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With Money, Corruption and Drugs, Phra Buddha Issara Fears Buddhism in Thailand is a ‘Poisoned Fruit’

Phra Buddha Issara walks inside his garden during an interview with Reuters at Wat Or Noi in Nakhon Pathom

Phra Buddha Issara walks inside his garden during an interview with Reuters at Wat Or Noi in Nakhon Pathom

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NAKHON PATHOM  – Phra Buddha Issara is a monk on a mission. From his Buddhist temple near Bangkok he is calling for a radical overhaul of Thai Buddhism, fearing that millions of pounds in temple donations are corrupting his brethren.

Surrounded by verdant rice fields at Wat Or Noi temple, Mr Issara says he wants better oversight of temple finances and to shake up the archaic structure of Thai Buddhism. “Buddhism in Thailand is a poisoned fruit,” he said. “The highest level of the Buddhist religion has turned out to be the devious one.”

Phra Buddha Issara reacts during an interview with Reuters at Wat Or Noi in Nakhon Pathom

Phra Buddha Issara reacts during an interview with Reuters at Wat Or Noi in Nakhon Pathom

Mr Issara’s quest began last month when the Supreme Sangha Council, Thai Buddhism’s governing body, cleared the abbot of Dhammakaya temple over allegations by the National Reform Council (NRC) that he embezzled some 900 million baht (£18m) in donations. Dhammakaya temple members include some of Thailand’s most powerful politicians and it is regarded as the country’s richest Buddhist temple.

Abbot Phra Dhammachayo rejected the fraud charges, and the council said that as he returned most of the money there was no misconduct. The NRC, which has not released details of the alleged fraud, is pushing for a probe into why the Sangha cleared Abbot Dhammachayo.

The fraud allegation is the latest in a series of scandals that have rocked Thailand’s Buddhist clergy. A monk was caught with 120,000 methamphetamine pills (an addictive stimulant) and another was dismissed from his temple for investing £700,000 on the stock market.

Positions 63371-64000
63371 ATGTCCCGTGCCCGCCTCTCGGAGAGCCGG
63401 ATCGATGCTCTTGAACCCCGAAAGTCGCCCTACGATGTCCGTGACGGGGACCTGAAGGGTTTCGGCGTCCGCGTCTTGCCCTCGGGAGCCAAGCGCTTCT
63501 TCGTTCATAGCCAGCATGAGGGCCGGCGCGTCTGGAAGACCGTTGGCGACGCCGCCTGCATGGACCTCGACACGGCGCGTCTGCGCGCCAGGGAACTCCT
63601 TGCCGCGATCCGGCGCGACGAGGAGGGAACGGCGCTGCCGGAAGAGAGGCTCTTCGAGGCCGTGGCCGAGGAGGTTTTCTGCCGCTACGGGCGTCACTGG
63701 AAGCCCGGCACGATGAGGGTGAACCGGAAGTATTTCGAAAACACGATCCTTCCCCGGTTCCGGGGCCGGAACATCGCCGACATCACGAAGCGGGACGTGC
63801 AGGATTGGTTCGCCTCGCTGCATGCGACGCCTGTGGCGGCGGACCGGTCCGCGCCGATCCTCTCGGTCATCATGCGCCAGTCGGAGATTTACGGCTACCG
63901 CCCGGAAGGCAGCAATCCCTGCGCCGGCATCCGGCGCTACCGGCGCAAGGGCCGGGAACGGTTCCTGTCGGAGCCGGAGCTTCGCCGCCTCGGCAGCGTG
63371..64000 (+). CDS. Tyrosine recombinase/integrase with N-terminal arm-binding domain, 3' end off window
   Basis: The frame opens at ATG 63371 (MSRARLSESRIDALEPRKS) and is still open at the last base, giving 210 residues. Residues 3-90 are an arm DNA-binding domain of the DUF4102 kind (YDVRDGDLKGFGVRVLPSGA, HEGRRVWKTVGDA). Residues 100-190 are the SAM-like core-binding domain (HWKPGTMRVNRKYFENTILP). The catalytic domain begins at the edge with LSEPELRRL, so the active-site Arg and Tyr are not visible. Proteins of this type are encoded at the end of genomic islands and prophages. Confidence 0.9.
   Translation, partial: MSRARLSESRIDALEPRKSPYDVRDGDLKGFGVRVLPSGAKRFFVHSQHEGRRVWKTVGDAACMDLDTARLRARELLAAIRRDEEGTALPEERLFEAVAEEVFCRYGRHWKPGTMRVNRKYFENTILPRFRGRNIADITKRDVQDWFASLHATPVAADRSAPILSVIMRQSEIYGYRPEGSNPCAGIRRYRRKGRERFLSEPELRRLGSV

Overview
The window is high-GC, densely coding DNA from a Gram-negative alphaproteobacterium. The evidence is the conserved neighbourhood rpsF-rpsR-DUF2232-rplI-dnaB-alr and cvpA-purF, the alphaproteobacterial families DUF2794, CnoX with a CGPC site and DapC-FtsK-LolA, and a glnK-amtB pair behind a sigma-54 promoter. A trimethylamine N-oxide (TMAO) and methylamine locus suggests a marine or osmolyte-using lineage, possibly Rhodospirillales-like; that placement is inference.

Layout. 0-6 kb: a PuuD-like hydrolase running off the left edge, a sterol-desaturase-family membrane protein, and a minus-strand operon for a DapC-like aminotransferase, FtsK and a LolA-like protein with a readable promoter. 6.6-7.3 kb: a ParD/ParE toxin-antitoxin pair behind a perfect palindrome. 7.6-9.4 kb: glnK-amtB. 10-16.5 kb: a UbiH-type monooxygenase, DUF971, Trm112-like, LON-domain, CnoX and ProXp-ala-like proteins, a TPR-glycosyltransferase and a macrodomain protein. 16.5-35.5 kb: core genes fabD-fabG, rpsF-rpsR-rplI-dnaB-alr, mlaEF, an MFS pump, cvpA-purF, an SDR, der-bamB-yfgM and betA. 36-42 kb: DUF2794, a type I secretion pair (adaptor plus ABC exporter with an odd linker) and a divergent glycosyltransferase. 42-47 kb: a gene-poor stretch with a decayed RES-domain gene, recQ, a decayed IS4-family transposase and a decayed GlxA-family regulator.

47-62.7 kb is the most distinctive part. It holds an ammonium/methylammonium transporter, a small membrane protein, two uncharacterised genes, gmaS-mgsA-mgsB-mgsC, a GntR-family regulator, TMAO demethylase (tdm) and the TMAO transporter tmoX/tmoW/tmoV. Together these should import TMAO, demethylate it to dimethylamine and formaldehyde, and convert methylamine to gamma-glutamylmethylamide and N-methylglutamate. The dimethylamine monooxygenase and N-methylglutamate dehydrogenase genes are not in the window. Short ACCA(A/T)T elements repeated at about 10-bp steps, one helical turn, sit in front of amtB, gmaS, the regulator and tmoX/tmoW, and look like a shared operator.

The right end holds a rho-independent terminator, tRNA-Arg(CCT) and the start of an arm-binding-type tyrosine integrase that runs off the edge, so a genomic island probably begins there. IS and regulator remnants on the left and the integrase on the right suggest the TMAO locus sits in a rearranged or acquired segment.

“The money and power swirling around some Thai temples and monks makes them immune to criticism,” said Sulak Sivaraksa, one of Thailand’s pre-eminent Buddhist scholars. “This is why we need to reform the Sangha and start afresh.” The Sangha, a coterie of 20 elderly monks, has traditionally evaded public scrutiny due to its opaque workings and the reverence of millions of Buddhists.

But the latest fraud allegation has unleashed an avalanche of public criticism. Many Thai Buddhists feel those elders are incapable of supervising the behaviour of 300,000 monks in a rapidly modernising nation where worldly temptations are everywhere and temples are often flush with cash. “The Sangha governs but there is nobody that governs them,” said Mr Issara, who is calling for a boycott of the council.

Mr Issara, who played a prominent role in protests last year that helped to overthrow the government of former Prime Minister Yingluck Shinawatra, said Thais should no longer listen to decrees handed down by the Sangha. He wants the government to check the accounts of all temples and seize assets from those suspected of mishandling donations. He is also calling for the state to restructure the Sangha.

Recently, Buddhist monk Luang Pu Nenkham was stripped of his religious title. He gained notoriety in 2013 when a YouTube video showing him carrying a Louis Vuitton bag aboard a private jet went viral. He is now on the run after millions in assets were uncovered in his name and Thai authorities issued an arrest warrant for having sex with a minor. Mr Issara, it appears, has much work to do.

By Amy Sawitta Lefevre

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Posted by on Mar 6 2015. Filed under Lifestyles. You can follow any responses to this entry through the RSS 2.0. Both comments and pings are currently closed.
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